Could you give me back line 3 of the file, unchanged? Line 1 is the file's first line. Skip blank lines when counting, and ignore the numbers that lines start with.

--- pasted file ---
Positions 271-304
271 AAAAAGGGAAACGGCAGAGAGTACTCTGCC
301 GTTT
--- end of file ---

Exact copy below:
301 GTTT